Thursday, July 4, 2013

Happy Fourth of July

Written by Scott Dickey on the 10th anniversary of 9/11, I'm taking the liberty to re-post this excellent reminder of the brave men and women who allow us to celebrate the 4th of July every year.  Whatever your views may be of  politics, religion, nationalism or whatever......, please remember that your ability to have differing opinions and beliefs is made possible by living in this great country.  Please take the time to thank one of the brave men and women who have defended our freedoms, and risked being in a situation like the one described below.  Happy 4th of July!! 
When I enlisted for the Army back in 2000 I had no idea what I was getting myself in to. I had just graduated college and the desire to enlist grew too strong for me to ignore. Before I knew it I was being flown to Fort Benning, Georgia for basic training and in for the ride of my life.

During my 4 years of service I would learn how to jump out of airplanes (with a parachute of course) repel out of helicopters, operate more than 10 different weapons with expertise precision, make shoes reflect like a mirror (floors too) and jimmy rig just about everything imaginable. I discovered how much weight one could really carry on their back and learned hundreds of military acronyms. I can find any location in pitch dark with only a compass. I frequently operated with little or no sleep for days on end, and experienced the true definition of “hurray up and wait”. I also learned how to react instead of think and realized how awesome running water and real food is… plus many, many other things. So when 9/11 comes around I always think about my time of service since it pretty much revolved around this date (2000-2004). It brings back a lot of memories, most are good but not all of them. Some of my fellow soldiers were lost and made the ultimate sacrifice. RIP my friends.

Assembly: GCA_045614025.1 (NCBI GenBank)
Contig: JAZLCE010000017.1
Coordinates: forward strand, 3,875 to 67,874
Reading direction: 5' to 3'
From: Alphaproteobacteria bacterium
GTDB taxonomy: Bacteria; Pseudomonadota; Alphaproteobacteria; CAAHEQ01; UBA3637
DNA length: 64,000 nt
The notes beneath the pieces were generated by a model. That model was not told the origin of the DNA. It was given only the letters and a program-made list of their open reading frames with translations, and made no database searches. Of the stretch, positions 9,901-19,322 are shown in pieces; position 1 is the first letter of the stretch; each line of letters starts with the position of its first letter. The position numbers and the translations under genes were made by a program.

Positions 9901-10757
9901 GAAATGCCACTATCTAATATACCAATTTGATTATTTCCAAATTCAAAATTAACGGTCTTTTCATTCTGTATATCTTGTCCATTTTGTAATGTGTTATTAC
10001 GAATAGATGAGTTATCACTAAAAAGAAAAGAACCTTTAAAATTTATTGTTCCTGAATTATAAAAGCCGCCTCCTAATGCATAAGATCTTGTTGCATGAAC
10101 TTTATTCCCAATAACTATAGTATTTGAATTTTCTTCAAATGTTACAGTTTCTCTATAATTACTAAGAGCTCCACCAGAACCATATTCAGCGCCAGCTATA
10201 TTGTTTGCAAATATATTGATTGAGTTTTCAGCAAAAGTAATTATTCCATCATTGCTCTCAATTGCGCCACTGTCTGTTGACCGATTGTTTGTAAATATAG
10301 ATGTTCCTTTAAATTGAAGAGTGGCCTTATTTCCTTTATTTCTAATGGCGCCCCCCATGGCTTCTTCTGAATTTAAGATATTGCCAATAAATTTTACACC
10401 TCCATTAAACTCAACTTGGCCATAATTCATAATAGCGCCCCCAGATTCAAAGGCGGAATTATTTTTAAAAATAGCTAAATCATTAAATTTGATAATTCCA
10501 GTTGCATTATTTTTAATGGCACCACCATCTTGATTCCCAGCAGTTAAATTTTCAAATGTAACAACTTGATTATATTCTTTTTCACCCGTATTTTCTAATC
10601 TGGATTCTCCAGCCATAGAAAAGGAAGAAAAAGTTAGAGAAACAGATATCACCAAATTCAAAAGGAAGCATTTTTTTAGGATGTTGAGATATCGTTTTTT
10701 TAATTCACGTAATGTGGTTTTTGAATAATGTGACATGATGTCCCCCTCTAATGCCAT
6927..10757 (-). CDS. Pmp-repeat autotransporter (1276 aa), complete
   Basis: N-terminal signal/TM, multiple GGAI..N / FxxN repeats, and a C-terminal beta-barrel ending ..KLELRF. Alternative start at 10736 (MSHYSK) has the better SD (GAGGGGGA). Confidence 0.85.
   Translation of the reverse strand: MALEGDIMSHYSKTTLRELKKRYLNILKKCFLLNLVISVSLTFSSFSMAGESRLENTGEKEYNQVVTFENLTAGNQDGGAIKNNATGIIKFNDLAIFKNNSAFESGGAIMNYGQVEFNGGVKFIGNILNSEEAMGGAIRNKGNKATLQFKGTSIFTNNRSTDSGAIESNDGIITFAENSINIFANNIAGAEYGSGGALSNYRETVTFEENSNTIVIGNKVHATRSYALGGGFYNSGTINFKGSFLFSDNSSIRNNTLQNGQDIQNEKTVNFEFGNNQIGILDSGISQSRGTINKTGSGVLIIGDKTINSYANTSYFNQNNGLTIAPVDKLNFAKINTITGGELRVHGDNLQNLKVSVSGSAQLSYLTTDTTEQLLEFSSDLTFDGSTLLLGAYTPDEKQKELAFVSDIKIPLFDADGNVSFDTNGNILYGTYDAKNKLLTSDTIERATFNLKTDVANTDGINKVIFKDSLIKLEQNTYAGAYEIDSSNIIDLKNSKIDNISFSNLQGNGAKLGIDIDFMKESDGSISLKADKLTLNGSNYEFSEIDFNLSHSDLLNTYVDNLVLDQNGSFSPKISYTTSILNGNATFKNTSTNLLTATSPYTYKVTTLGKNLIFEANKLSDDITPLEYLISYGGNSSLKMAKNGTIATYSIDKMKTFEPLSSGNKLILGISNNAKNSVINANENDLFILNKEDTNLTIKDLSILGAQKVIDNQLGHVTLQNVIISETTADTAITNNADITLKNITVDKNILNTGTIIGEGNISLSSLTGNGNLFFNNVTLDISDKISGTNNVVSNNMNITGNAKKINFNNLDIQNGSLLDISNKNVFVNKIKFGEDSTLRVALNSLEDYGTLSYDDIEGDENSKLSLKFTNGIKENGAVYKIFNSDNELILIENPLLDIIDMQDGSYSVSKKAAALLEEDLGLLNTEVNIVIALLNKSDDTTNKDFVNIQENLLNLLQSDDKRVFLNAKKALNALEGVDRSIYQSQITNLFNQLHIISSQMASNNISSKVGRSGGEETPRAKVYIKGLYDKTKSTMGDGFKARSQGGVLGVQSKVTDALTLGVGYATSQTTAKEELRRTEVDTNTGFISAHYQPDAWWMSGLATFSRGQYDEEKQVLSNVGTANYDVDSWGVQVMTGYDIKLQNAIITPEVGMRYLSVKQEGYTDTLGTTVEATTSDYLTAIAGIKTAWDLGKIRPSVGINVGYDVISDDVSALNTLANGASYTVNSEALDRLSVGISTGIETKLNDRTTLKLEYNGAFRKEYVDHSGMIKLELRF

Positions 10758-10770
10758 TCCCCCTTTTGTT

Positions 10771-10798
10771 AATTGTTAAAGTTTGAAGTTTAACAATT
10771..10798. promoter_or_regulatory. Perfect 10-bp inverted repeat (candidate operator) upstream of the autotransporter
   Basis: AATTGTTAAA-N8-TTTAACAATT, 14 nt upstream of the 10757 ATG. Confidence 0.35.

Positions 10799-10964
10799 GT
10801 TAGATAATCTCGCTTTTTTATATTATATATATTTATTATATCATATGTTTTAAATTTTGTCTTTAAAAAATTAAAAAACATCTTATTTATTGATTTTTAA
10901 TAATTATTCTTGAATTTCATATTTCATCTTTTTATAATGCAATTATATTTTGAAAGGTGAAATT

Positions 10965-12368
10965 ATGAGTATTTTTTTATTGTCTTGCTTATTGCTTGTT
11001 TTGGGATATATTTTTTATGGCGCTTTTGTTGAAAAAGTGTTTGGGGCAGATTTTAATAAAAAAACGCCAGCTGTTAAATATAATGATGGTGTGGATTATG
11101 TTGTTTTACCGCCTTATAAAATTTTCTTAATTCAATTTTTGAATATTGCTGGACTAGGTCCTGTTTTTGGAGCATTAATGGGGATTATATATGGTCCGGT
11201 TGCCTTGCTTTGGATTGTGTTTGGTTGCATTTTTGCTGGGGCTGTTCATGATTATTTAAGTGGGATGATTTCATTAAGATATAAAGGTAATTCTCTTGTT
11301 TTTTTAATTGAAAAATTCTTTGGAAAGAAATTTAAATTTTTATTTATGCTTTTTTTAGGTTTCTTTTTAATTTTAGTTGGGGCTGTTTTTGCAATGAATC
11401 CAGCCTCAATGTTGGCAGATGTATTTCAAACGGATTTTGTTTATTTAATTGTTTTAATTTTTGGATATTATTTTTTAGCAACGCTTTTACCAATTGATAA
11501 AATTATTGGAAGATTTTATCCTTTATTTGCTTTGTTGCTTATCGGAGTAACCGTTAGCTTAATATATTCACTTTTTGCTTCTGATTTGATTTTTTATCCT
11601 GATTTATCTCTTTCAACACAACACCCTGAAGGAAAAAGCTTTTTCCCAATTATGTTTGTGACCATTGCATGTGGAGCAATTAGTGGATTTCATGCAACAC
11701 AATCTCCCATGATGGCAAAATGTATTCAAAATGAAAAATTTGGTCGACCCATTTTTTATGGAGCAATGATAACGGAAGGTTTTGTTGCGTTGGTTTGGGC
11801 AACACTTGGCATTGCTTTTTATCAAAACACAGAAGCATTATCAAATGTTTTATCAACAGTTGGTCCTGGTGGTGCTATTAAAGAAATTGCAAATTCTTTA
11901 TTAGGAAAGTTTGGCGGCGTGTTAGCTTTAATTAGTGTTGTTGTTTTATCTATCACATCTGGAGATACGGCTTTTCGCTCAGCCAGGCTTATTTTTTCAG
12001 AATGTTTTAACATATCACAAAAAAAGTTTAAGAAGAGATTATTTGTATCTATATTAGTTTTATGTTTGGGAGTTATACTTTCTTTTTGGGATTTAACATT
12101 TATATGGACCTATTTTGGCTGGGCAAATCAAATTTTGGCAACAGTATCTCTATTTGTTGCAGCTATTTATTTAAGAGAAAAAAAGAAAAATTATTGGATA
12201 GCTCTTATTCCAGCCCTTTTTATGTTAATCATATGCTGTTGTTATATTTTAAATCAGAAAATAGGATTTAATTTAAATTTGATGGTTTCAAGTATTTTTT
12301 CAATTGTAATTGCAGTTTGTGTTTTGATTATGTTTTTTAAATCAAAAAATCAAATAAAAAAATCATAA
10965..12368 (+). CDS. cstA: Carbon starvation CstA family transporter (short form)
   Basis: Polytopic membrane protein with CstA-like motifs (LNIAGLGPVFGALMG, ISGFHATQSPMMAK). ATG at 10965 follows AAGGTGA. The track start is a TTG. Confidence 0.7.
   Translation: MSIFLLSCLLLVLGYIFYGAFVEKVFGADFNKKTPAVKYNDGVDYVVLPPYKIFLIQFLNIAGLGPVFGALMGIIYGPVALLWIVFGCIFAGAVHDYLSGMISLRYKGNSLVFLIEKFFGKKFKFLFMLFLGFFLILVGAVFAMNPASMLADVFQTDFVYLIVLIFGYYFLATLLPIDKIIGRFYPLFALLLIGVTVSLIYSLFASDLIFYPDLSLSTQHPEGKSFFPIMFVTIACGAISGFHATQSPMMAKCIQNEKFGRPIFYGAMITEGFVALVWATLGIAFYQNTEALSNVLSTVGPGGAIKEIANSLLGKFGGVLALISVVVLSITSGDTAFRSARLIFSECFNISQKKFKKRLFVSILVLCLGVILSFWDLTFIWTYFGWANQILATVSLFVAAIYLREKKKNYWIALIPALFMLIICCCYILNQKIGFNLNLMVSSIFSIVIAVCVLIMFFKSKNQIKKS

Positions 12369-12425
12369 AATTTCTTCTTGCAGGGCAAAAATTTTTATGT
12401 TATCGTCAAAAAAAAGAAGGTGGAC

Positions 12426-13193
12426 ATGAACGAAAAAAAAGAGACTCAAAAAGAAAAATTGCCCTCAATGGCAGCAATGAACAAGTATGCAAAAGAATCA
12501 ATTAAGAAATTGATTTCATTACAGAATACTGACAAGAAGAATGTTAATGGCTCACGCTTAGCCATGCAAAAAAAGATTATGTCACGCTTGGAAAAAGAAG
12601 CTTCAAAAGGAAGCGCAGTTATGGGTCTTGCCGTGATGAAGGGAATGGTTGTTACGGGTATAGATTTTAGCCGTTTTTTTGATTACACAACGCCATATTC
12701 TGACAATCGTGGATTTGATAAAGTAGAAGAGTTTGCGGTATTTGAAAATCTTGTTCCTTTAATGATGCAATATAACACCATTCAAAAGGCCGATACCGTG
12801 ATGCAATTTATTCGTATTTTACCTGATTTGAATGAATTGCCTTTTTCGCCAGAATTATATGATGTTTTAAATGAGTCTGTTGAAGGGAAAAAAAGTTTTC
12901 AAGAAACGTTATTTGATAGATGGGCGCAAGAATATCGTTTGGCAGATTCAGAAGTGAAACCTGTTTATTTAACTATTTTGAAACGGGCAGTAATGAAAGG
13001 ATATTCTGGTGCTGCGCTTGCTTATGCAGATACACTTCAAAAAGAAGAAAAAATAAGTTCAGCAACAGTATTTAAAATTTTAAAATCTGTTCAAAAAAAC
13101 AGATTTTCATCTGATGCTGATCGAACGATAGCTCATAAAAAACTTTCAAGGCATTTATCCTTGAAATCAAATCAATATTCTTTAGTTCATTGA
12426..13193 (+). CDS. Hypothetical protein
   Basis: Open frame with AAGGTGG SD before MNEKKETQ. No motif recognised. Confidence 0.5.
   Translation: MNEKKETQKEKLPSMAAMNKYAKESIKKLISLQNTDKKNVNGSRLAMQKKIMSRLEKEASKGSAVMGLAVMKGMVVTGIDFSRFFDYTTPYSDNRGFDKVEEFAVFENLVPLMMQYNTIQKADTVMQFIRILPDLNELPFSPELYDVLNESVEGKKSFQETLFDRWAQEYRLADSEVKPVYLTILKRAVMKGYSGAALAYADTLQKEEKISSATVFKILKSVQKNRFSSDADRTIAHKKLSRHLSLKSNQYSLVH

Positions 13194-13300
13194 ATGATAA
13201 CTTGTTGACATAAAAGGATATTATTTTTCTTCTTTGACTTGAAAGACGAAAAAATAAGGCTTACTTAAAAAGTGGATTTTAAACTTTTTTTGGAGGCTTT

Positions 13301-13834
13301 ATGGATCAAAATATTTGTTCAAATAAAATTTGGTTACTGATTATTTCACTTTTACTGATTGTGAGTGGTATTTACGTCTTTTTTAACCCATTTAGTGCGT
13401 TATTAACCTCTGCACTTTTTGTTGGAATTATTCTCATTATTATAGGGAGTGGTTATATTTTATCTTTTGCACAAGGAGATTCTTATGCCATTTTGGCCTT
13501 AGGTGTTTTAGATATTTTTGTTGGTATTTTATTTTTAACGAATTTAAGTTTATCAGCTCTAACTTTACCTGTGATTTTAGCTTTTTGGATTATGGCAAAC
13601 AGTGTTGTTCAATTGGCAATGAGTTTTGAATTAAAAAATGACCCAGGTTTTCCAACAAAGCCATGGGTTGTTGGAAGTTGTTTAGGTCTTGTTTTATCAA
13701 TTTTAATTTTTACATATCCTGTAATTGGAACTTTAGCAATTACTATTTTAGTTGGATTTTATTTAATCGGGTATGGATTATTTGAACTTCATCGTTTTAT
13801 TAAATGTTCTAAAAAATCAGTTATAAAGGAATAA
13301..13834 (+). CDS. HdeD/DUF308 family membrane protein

Very easily I could’ve been one of those fallen soldiers. On my second tour to Afghanistan, my vehicle hit an improved explosive device (IED) or landmine. Fortunately for me the IED was upside down and the blast was directed towards the ground. If it had been installed correctly, I probably wouldn’t be here today. I was injured, but not severely. Guess it just wasn’t my time.

Of all the ways this has affected me, one way was truly unexpected. It has made me love running more than I ever have. Just the simple process of stepping out the front door is a miracle for me. When I am too tired to run or don’t have any motivation, all I have to do is think about a fallen or injured soldier and out the door I go, just because I can.

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